How to Root the Cuttings of an Italian Cypress

The Italian cypress, the tall, narrow, column-like conifer, grows predominately in southern and western America, as well as parts of Europe. It's instantly recognisable for its unique shape and scaly leaves. The Italian cypress is drought resistant and can survive on very little water after it has developed its root structure. It can reach heights of up to 40 feet.

Fill a small pot with perlite, a porous natural glass used for planting that can be found in most gardening stores. Perlite and similar planting substances allow for good drainage, which is helpful in rooting evergreens like the Italian cypress. This good drainage also facilitates plant health by helping to prevent root rot.

Plant a 6-inch top cutting in the pot with the perlite, making sure that the cutting is secure and standing straight. Place the pot in a lightly shaded area and water regularly. Keep the drainage hole in the pot open.

Transfer the plant to an area with more direct sunlight to encourage quicker growth when the root structure appears and is sufficiently supporting the cutting. It could take up to two months for the Italian cypress cutting to develop roots, so be patient. Continue to water the cutting regularly.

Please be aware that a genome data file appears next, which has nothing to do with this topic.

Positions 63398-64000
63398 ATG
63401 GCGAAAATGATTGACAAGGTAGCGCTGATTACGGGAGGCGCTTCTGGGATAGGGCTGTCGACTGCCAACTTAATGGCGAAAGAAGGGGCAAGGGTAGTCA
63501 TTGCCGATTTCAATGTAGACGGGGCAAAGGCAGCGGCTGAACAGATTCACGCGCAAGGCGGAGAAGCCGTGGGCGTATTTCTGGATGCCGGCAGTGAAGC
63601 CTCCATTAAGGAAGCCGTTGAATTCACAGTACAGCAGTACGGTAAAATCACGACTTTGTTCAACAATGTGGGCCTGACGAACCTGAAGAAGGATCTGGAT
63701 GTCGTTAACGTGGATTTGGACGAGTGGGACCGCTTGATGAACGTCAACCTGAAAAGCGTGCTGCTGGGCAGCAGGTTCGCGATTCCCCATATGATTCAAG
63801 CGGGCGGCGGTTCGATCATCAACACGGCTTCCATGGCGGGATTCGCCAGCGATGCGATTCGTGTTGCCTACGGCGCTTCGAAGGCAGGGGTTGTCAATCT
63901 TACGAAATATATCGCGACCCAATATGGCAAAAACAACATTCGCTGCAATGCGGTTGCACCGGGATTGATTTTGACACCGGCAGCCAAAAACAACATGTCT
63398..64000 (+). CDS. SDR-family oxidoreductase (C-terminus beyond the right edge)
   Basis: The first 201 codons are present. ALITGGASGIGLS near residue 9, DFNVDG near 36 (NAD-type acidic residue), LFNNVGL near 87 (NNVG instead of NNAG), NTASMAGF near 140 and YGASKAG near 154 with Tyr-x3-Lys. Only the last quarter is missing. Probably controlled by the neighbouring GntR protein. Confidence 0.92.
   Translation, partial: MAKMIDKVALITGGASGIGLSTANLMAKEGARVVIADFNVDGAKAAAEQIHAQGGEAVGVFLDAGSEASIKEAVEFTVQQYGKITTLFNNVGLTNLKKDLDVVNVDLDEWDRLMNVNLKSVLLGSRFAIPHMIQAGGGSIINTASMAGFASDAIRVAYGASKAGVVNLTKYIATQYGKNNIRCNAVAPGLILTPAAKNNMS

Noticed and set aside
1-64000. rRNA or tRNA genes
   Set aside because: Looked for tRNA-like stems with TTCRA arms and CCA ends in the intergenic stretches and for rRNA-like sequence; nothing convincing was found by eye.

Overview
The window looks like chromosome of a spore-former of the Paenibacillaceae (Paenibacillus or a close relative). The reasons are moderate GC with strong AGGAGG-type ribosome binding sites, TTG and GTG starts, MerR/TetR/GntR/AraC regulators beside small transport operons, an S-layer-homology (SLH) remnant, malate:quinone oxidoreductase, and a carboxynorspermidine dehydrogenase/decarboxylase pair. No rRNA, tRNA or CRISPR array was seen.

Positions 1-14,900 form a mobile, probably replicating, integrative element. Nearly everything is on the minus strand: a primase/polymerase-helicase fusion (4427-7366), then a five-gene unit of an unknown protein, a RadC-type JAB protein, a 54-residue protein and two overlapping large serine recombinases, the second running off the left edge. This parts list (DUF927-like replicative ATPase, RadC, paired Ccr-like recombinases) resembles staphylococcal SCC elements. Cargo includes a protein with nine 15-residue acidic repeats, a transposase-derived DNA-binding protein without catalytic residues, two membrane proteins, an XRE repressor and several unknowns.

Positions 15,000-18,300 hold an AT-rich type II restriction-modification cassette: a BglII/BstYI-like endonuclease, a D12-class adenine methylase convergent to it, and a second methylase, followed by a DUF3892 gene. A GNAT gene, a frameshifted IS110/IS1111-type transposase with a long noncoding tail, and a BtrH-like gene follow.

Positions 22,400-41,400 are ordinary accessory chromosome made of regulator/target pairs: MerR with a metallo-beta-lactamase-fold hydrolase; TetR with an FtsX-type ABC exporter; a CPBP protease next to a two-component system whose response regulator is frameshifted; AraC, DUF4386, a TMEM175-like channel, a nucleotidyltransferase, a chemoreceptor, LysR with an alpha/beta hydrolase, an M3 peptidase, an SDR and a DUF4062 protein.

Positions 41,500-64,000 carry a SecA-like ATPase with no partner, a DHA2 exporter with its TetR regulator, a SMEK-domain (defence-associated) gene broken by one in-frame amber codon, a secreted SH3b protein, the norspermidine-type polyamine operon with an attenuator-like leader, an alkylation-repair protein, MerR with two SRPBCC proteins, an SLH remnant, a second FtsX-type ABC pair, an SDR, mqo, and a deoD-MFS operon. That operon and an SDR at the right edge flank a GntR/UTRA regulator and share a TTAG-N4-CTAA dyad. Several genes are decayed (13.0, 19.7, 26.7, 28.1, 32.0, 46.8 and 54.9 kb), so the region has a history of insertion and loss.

Use the shovel to dig a proper-size hole in the ground where you wish to plant the Italian cypress when the cutting begins to outgrow the pot. Gently pulling from the base of the plant, lift it from the perlite and place it into the soil. Fill in the hole so that the root ball is at ground level. Apply a few inches of mulch and reduce watering to once a month. Your Italian cypress should flourish.

Things You'll Need

  • Italian cypress shoots
  • Perlite
  • Flower pot
  • Shovel
  • Mulch
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About the Author

Alex Burton holds a BA in Journalism and Media Studies from Rutgers University, and has been writing professionally for 5 years. Much of his experience lies in press releases, copywriting, and opinion pieces. He operates the blog Get Fresh USA, a resource for musicians. Additionally he contributes record reviews to the webzine Decoy Music.